There have been a couple games that I liked enough to spend money on, Wildstar being the most recent. But this Autumn into Winter has a lineup of games that I’ve been keeping a close eye on while drumming my fingers together going: “Soon. Sooooon.” I figured I would share a list of 5 of them in case there are any other eclectic gamers like me. Most of these games are for the 3DS, so don’t be surprised. As I’ve gotten older I’ve found that handheld/traveling gaming is much more convenient when it comes to non-MMOs.

1) Shantae and the Pirate’s Curse by Wayforward Games – release date TBA Q3

I came across the Shantae series by pure happenstance in the 3DS e-shop one day. I wish I had known about it waaay before then because it is SUCH a great platforming series. It really takes me back to the oldschool NES/SNES days when I would sit together with my best friend and our babysitter and try to beat whatever game she had brought over. We would fight over turns until we came to a particularly hard part and begged our babysitter to beat it for us. She was good, too. She was the reason we were able to see the ending of Super Mario Bros 2.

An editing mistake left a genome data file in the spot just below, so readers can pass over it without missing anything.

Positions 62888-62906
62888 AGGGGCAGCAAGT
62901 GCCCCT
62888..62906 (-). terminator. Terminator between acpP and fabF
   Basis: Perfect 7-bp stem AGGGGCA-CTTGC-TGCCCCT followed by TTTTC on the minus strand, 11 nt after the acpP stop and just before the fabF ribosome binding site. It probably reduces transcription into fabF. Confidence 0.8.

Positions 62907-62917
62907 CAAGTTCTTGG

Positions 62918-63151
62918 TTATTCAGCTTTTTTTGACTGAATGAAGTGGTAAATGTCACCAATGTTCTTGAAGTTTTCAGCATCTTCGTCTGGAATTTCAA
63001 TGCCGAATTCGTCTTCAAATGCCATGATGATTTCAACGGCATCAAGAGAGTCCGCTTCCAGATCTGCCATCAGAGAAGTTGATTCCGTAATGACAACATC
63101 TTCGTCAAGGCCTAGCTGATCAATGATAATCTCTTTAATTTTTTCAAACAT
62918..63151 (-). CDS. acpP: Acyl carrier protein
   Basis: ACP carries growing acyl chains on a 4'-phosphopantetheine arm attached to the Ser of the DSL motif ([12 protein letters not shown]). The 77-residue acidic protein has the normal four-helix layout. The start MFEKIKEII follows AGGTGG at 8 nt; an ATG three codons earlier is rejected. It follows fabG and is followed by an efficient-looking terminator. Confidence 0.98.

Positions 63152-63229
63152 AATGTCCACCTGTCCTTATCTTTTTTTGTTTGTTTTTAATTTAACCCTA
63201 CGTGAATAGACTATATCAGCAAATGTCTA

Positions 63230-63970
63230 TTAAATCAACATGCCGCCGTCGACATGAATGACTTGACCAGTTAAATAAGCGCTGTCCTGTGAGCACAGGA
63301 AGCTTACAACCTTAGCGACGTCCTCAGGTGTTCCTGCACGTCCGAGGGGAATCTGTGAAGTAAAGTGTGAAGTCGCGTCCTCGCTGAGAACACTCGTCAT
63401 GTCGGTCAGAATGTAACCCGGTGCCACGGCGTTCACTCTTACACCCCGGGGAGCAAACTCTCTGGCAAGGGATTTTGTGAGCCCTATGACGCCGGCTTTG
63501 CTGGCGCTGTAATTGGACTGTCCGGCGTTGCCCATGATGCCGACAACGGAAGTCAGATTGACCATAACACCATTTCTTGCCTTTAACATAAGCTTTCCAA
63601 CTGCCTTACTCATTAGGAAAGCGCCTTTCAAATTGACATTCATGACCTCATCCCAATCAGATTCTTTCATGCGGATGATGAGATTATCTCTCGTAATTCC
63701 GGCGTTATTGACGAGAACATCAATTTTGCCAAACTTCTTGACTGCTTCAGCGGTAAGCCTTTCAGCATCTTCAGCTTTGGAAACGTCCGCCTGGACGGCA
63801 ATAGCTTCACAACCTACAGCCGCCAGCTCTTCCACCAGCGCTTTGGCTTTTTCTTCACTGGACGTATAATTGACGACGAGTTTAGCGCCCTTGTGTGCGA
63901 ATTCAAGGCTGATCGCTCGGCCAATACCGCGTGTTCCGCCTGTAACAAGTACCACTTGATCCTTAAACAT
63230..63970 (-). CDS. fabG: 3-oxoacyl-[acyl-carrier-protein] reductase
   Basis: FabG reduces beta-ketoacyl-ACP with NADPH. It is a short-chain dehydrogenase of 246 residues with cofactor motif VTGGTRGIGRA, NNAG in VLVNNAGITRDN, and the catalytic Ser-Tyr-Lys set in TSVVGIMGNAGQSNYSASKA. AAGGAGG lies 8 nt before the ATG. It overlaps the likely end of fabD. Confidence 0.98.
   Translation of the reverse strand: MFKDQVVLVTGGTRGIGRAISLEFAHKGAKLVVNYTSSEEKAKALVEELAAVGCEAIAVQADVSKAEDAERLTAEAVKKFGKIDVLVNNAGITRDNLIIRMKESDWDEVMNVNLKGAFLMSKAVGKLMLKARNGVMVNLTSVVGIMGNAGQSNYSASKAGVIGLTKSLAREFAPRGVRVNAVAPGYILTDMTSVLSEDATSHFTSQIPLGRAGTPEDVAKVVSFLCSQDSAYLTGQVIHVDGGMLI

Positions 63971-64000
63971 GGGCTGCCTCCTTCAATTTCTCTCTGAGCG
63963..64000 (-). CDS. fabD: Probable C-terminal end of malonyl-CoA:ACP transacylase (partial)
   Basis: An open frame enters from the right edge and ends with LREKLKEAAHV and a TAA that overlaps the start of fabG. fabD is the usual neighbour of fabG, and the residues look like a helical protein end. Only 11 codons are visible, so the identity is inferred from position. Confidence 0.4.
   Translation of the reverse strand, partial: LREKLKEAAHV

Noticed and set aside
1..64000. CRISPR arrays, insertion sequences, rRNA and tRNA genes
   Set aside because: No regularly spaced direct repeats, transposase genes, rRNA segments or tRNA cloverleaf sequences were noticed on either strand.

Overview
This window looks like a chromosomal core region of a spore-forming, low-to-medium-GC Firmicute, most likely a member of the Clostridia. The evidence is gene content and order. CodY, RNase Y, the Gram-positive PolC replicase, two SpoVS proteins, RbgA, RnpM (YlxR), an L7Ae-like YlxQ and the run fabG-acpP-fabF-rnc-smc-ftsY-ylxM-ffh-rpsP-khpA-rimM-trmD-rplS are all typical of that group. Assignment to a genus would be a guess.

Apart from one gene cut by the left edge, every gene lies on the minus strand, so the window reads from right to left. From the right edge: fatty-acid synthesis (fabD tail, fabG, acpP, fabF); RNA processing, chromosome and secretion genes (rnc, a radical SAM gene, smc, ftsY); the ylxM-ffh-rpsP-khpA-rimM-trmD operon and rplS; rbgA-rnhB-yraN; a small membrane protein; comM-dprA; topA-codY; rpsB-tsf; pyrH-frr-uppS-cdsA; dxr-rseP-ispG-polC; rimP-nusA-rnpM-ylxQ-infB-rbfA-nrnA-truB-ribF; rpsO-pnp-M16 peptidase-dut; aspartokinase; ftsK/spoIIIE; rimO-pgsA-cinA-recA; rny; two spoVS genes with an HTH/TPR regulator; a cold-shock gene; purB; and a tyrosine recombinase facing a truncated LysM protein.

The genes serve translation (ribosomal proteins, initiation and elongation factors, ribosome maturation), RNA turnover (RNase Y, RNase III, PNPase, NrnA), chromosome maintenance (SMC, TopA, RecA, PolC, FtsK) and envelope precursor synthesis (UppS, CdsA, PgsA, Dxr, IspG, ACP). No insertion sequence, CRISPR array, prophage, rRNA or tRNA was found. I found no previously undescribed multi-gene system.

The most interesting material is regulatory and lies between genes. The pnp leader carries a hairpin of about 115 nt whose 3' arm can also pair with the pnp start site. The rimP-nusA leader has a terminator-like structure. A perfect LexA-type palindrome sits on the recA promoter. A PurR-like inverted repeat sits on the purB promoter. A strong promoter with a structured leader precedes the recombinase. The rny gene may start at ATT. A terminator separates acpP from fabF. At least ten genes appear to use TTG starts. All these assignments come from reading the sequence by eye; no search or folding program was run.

The initial Shantae games focused on her being a half-genie and using shapeshifting powers to plow through beautifully designed levels and fend off her rival, the piratess Risky Boots. The latest game takes it in a different direction by removing the magic from the equation and instead focusing on feats of weaponeering that achieve the same kinds of effects.

Also, look at the art. LOOK AT IT. In the worlds of Molly Shannon from one of my favorite SNL skits: “I LOVE IT I LOVE IT I LOVE IT.” *kicks legs off chair* I have a weakness for well-done spriting and this is just…I mean, not in my wildest dreams could I hope, as an artist, to achieve this kind of work. If you want to reward good art and fantastic gameplay then these people deserve your money. I know they deserve mine. *throws dollar bills at the screen*

2) Harvest Moon The Lost Valley (Natsume)/Story of Seasons (Marvelous USA)-  release date TBA Q3 for both